FCC chief seeks walled gardens for mobile content
Violence and indecency in media are the core challenges for the mobile advertising industry, according to the head of the Federal Communications Commission.
FCC Commissioner Deborah Taylor Tate expressed great concern regarding the level of violence and indecency on television and its spillover as mobile television starts to take off. She spoke earlier this month at the Association of National Advertisers' Fourth Annual Advertising Law and Business Affairs Conference.
"As we enter the age of content delivery over mobile devices, there is a whole new set of questions to address regarding how to provide ratings, how to block objectionable content and whether the FCC has a role to play in this arena," Ms. Taylor Tate said.
"Now that wireless devices are being marketed to children as young as 6, I have encouraged the wireless industry to be part of the solution as well," she said.
Ms. Taylor Tate's address was titled "Convergence of Media and Legal and Business Implications."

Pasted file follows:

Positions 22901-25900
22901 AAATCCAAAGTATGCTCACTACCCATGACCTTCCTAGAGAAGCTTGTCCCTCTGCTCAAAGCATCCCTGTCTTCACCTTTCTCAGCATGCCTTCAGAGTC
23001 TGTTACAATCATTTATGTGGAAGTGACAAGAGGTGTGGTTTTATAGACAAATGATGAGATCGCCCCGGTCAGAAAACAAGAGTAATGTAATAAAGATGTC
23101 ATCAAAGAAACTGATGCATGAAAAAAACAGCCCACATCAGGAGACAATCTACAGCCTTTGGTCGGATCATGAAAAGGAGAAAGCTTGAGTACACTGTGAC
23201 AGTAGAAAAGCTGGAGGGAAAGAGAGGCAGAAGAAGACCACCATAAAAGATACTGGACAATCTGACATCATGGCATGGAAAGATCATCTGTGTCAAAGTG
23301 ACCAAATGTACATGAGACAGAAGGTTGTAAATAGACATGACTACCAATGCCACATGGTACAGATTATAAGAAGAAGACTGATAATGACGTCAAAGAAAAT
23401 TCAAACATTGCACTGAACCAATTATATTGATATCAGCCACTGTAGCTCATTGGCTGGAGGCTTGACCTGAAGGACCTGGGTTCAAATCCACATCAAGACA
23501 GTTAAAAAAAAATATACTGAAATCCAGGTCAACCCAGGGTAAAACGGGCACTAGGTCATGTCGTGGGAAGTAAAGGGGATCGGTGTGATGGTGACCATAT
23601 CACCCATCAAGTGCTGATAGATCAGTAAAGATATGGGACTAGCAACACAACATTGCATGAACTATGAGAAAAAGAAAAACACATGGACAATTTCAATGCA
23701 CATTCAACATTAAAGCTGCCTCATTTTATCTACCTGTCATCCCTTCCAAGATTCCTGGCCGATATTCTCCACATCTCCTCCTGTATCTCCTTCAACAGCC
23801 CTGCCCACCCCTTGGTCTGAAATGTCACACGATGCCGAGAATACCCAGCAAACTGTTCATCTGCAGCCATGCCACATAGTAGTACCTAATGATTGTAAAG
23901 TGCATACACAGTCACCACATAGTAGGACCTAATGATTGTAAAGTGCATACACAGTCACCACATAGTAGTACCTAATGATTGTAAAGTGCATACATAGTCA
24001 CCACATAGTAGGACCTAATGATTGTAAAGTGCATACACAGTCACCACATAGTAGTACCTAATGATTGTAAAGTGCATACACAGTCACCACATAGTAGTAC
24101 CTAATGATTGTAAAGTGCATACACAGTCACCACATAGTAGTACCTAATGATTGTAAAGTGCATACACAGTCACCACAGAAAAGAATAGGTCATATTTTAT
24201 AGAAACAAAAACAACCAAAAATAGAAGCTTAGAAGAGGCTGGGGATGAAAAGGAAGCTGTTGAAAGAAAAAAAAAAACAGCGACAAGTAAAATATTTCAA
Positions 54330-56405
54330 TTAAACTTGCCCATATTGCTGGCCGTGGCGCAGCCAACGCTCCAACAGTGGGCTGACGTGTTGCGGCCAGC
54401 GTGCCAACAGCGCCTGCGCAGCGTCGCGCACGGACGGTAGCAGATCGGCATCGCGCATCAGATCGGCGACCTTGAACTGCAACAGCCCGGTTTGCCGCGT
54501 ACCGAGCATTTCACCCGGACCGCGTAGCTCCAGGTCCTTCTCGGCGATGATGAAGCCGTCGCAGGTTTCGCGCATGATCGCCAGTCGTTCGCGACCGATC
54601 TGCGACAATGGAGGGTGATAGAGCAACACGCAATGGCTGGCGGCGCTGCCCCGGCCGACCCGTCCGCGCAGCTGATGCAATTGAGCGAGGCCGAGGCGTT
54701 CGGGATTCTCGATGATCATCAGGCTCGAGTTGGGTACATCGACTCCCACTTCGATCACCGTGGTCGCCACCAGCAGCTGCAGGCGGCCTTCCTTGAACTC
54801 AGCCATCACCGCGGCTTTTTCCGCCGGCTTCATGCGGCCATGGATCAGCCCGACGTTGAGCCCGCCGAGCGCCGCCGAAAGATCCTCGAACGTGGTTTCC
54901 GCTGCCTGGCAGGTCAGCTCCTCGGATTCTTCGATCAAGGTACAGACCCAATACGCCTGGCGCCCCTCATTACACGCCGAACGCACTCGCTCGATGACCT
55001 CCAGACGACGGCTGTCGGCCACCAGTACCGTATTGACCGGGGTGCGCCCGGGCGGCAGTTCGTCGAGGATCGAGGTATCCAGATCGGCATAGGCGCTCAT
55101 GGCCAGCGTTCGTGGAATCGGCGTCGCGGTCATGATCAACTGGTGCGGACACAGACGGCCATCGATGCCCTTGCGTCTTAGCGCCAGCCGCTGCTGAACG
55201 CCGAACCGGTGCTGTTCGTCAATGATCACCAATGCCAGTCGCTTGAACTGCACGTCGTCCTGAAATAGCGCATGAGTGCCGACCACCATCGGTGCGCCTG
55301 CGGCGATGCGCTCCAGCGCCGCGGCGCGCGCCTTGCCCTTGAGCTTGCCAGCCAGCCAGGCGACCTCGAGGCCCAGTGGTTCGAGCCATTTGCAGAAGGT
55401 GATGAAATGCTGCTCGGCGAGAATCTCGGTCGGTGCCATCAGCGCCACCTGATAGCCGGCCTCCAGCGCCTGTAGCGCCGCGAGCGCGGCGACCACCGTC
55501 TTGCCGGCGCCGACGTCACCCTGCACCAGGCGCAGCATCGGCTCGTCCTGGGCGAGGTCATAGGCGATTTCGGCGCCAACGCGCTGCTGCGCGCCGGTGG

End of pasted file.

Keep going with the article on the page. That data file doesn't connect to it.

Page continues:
Last fall telecoms giant AT&T Inc. launched "Smart Limits for Wireless," which helps parents protect children from inappropriate calls, texts and mobile Internet content by letting them block numbers they deem inappropriate and filter access to content on their child's phone.
"I truly believe there is a new market for 'walled gardens,'" Ms. Taylor Tate said. "Just as parents want safe places for their children to play out in the neighborhood, they want safe places for their children to play in the online world.
"You, as advertisers, have the opportunity to help them find those places and be the named sponsor," she said. "I also encourage you to consider sponsoring and bringing back the family."
Ms. Taylor Tate urged the advertisers in the audience to come together and work hard to ensure that children are viewing positive, wholesome images, and not harmful, unhealthy ones.
The FCC issued a report last year to Congress on the state of violence in the media. That study found that "on balance, research provides strong evidence that exposure to violence in the media can increase aggressive behavior in children, at least in the short term."
"No issue elicits more complaints, or more discussion everywhere I go, than the level of violence on television," Ms. Taylor Tate said. "Almost 70 percent of parents say they are very concerned about sex and violence on television and they support limits on content."
It is now time to start monitoring what is and isn't appropriate for children, she said.
"We are seeing more and more content delivered via mobile devices," Ms. Taylor Tate said.